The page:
Methods and Method Declaration in Java

A method in Java is a block of statements that has a name and can be executed by calling (also called invoking) it from some other place in your program. Along with fields, methods are one of the two elements that are considered members of a class. (Constructors and initializers are not considered class members.)

Every program must have at least one method for the program to accomplish any work. And every program must have a method named main, which is the method first invoked when the program is run.

All methods — including the main method — must begin with a method declaration. Here’s the basic form of a method declaration:

visibility [static] return-type method-name (parameter-list)
{
        statements...
}

The following list describes the method declaration piece by piece:

  • visibility: The visibility of a method determines whether the method is available to other classes. The options are

    • public: Allows any other class to access the method

    • private: Hides the method from other classes

    • protected: Lets subclasses use the method but hides the method from other classes

  • static: This optional keyword declares that the method is a static method, which means that you can call it without first creating an instance of the class in which it’s defined. The main method must always be static, and any other methods in the class that contains the main method usually should be static as well.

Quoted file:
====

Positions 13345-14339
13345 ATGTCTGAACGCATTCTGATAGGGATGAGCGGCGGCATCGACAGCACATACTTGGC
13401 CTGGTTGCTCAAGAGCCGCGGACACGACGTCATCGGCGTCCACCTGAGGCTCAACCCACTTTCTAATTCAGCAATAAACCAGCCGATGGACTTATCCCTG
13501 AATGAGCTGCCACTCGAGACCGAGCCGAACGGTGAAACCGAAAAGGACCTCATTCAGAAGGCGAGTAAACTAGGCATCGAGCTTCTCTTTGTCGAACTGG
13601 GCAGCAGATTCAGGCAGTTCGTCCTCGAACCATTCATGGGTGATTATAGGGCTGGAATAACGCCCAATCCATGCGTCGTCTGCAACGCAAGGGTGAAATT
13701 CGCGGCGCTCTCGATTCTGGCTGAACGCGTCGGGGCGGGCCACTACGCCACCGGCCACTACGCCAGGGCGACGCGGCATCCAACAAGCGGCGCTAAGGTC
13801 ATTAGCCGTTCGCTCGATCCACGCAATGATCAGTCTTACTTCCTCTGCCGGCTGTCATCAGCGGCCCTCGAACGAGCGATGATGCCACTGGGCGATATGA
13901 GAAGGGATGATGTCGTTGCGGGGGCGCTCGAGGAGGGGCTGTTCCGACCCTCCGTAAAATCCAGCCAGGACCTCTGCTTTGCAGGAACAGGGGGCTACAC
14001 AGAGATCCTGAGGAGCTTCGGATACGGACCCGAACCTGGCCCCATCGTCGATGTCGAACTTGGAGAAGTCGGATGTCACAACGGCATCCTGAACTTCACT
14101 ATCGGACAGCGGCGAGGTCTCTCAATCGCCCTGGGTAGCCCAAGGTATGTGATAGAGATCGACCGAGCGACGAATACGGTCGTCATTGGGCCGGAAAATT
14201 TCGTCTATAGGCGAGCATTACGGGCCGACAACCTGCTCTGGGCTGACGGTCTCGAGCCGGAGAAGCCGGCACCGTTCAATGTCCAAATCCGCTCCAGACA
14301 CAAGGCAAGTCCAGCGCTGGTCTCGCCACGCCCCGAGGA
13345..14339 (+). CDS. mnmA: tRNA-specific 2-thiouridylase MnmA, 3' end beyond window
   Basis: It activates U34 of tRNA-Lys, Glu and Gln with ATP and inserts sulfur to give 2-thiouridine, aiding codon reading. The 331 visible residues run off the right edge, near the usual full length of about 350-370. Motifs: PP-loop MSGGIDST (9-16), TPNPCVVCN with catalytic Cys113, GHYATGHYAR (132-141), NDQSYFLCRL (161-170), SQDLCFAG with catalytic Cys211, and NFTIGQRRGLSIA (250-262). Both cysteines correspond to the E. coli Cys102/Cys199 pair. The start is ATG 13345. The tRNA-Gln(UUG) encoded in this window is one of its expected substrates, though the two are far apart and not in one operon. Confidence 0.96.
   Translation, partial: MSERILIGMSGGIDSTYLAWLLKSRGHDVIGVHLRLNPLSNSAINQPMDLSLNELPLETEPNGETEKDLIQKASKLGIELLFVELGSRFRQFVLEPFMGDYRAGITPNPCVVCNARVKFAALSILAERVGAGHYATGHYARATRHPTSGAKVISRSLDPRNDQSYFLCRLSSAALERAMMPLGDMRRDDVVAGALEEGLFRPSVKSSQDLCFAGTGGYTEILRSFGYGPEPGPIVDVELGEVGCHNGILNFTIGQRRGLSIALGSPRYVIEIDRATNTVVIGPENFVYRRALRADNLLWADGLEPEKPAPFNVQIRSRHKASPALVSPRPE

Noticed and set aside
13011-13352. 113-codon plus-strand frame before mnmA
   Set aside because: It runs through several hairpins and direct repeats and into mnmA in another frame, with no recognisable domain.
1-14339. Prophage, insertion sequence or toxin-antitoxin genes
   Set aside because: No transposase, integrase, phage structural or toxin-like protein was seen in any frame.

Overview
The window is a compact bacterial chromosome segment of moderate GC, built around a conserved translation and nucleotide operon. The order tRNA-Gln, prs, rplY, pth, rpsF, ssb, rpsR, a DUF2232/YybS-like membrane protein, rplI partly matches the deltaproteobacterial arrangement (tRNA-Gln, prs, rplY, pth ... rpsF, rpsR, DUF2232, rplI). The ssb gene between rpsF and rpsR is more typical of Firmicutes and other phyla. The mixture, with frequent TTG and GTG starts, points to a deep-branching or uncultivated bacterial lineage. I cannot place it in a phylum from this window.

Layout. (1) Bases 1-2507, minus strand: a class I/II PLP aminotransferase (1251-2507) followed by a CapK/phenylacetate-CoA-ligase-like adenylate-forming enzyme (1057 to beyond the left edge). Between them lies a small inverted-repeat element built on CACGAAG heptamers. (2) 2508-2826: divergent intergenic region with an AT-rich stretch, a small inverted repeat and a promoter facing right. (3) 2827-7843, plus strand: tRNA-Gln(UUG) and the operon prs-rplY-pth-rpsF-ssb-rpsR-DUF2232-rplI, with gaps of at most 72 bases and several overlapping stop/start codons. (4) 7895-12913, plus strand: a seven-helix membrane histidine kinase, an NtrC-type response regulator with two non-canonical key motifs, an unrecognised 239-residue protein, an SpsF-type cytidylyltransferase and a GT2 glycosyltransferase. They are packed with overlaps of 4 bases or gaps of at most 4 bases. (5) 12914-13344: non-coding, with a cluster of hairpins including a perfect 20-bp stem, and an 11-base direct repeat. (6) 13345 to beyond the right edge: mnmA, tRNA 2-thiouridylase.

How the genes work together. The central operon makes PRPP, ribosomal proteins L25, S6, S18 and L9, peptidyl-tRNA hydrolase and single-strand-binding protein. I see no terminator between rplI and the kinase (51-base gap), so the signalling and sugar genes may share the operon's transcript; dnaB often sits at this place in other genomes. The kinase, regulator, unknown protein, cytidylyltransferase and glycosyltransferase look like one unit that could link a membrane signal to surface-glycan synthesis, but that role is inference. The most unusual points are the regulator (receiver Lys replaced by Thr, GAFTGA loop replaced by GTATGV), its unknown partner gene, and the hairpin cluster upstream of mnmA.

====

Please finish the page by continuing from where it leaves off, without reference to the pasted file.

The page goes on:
• return-type: After the word static comes the return type, which indicates whether the method returns a value when it is called — and if so, what type the value is. If the method doesn’t return a value, specify void.

  • If you specify a return type other than void, the method must end with a return statement that returns a value of the correct type. For more information, see return Statement.

  • method-name: Now comes the name of your method. The rules for making up method names are the same as the rules for creating other identifiers: Use any combination of letters and numbers, but start with a letter.

  • parameter list: You can pass one or more values to a method by listing the values in parentheses following the method name. The parameter list in the method declaration lets Java know what types of parameters a method should expect to receive and provides names so that the statements in the method’s body can access the parameters as local variables.

    If the method doesn’t accept parameters, you must still code the parentheses that surround the parameter list. You just leave the parentheses empty.

  • statements: One or more Java statements that comprise the method body, enclosed in a set of braces. Unlike Java statements such as if, while, and for, the method body requires you to use the braces even if the body consists of only one statement.

  • Add a Comment
  • Print
  • Share
blog comments powered by Disqus
Advertisement

Inside Dummies.com

Dummies.com Sweepstakes

Win $500. Easy.